PID controllers ready to talk if you're listening

Blog Post created by sedwards on Sep 25, 2018


PID controllers can deliver more than just control. They are ready to talk continuously about process health if you are listening. Controllers produce data streams you can use to detect process health events. 


This paper illustrates the basic steps to detect latent process events with streaming analytics against measures like PID controller strain. PID controller strain will be defined and techniques will be presented on how to stream simple pattern recognition logic. This paper digs deep to present best practices that automate detection and communication to the user. Techniques that leverage deeper historical looks are emphasized to trigger only meaningful events. Special focus is given to generating actionable alerts with detailed alert message content that both educates the user and defines troubleshooting steps. 


Case examples from the power industry are presented. The analytic techniques are applied to historical data from a random set of sixty PID controllers. A restricted pipe, a process chemistry shift, a lack of control air pressure, a liquid-starved pump, a product viscosity shift, a worn impeller, a lab mistake, a misconfiguration of a motor, a failing transmitter, a sticky control valve are examples of process anomalies that are indicated by changes in PID controller strain. 

Presented ISA Process Industry Conference 2019


Get ready to hear voices! Once you implement this strategy across operating units there will be many new voices talking. It will be like the folks who never say anything suddenly have a lot to say.  PID controllers are all around us.  We have them in nearly every industry, site, building and process unit.


Here are some physical problems in plants that are often indicated from PID controller data: machine wear/age, process fouling, flow restrictions, cavitation, contaminants, vapor in a liquid service, poor instrument calibration, poor machine repairs, shifts in material properties, chemistry, feed stock quality, upstream conditions, buffered energy, ambient conditions and many more.  We don't have a sensor for every condition but we can combine sensor streams in smart ways to reveal more insight.  


PID Controller strain is derived from simple math. Consider the PID controllers in your processes. They send a MANIPULATING VARIABLE (MV) to a machine and they measure the resulting response called the PROCESS VARIABLE (PV). The ratio of (MV / PV) indicates the controller's strain.  That's it!  Calculate this and store it in your process historian. 


Consider that a pump's speed (MV) delivers a liquid flow rate (PV).  During healthy operation a pump's strain is usually constant.  Poor machine health and process disturbances show up right away in pump strain. For example, starving a pump of liquid pump shows up immediately as drop in flow rate. The PID controller does it job instantly by increasing the speed to raise the flow rate back on setpoint.  BINGO... This damaging shift is not obvious to the plant operator and goes uncorrected.  This results in major erosion damage to the pump and shortens the life of the pump.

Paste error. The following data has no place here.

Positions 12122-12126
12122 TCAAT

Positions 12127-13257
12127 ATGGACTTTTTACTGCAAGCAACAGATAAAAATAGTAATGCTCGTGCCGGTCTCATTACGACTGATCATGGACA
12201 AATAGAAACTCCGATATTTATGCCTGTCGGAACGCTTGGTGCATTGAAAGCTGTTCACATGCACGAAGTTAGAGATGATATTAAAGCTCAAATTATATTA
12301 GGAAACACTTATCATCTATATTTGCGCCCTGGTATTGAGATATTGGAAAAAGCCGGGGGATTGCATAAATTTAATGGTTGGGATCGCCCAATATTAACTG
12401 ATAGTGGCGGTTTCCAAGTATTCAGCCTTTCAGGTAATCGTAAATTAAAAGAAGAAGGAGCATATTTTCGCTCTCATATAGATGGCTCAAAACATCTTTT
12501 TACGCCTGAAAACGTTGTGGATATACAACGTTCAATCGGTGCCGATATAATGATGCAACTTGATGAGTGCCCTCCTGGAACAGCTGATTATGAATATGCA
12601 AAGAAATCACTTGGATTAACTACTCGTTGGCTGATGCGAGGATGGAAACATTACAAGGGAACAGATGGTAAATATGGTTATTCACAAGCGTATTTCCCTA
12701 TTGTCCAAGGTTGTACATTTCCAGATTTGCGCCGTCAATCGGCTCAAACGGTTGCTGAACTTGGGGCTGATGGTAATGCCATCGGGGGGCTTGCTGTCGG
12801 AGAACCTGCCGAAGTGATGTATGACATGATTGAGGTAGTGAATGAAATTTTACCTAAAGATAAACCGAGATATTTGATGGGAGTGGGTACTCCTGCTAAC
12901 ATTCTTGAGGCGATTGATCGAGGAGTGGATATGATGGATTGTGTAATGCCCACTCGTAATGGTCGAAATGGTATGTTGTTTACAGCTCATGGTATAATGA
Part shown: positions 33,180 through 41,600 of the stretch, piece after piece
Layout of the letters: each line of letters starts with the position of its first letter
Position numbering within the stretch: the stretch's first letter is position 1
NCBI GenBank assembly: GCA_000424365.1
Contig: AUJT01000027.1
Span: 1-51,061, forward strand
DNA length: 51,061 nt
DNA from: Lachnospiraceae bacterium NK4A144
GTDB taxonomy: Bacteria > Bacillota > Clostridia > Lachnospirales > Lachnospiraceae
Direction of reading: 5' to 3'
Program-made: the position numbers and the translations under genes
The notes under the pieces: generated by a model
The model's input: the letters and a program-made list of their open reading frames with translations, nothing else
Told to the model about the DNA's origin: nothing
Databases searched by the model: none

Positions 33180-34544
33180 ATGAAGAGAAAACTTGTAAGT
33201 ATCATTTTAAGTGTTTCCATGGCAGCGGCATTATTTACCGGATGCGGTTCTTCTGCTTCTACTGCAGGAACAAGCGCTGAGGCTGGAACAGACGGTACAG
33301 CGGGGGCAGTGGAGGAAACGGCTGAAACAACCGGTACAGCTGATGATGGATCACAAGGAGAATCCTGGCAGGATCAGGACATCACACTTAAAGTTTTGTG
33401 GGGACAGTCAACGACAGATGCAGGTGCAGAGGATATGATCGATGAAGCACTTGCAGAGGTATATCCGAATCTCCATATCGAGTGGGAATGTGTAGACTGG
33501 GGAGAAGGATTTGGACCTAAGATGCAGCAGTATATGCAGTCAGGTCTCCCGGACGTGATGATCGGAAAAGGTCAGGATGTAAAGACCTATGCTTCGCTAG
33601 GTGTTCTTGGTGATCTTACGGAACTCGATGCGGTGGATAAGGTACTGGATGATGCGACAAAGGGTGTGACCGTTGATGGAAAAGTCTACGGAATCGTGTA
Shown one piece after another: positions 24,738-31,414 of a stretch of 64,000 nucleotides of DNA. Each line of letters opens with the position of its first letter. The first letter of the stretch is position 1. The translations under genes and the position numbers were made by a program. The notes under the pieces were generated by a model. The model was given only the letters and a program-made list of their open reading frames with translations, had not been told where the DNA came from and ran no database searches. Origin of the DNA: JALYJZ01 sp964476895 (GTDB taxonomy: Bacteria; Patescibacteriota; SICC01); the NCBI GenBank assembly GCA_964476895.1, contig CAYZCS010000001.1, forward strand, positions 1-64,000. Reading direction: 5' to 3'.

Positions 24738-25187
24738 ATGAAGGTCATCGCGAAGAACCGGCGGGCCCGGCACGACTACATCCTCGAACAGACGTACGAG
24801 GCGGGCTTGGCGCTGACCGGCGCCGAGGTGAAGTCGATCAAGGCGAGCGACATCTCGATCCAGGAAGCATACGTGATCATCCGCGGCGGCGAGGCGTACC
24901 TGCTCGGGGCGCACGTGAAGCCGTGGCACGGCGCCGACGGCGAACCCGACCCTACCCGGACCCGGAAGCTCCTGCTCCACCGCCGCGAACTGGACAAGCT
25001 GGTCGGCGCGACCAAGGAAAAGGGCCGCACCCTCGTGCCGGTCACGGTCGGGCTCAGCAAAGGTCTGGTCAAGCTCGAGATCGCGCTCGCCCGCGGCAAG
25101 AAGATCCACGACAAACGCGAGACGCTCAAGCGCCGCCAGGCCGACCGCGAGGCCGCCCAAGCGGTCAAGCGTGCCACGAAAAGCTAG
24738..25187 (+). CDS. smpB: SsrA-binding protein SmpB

Exploring strain data is exciting.  You can discover rare events that are hidden.  Some anomalies you find will be progressive over time (such as fouling, corrosion, blockage) and lend themselves to being forecasted.  Forecasts then drive cost avoidance and cost optimization.


PID controller strain is a fantastic diagnostic for control valve health. Control valves are used throughout many processes so the impact of this technique at scale can be large. Again, all you need is PV and OUT data to monitor Strain. The insight you find can be significant. Shown below is a typical control valve installation.

Image result for control valve in  a pipe



A PI AF analytic can be used to analyze patterns in Controller Strain over time and detect when significant shifts have occurred. Industry-standard pattern recognition techniques for Statistical Quality Control (SQC) are useful in this application. PI Templates are a must to allow for mass admin across a large installed base. One new PI tag is required to store the Strain for each controller. Periods of unusual performance are captured as PI event frames and stored by asset. Let PI sends detailed email/Text messages with all of the pertinent stats for a shift in Strain to multiple subscribers. Keep everyone in informed immediately. Emails contain detailed instructions for investigating root causes and next steps. Users need not monitor dashboards but rather wait to be notified of the shifts. PI Vision, PI System Explorer, or PI Datalink for Excel can each be used to study event history. Here it is important to also let PI send eMail messages when the Strain event returns to normal. (Sample PI AF message formats and best practices are provided in the attached kit).



This technique can reveal dependencies and interactions between variables in your process. This can be a natural first step in understanding your interactions. This can form a baseline for describing multi-variable model predictive control strategies. The question of linearity is a good one here too. Many devices operate within the linear range of their output but some do not. Devices working over a larger range of their output often produce non-linear behavior in normal operation. These will require additional allowances for linearization in your PI templates beyond the samples provided here.


Feel free to post any questions here or contact me directly. Don't hesitate to reach out to OSIsoft for support in getting started.  Our Success Services engineers can help you launch this and many other techniques to mine value from your PI data.


Best of luck,

Steve Edwards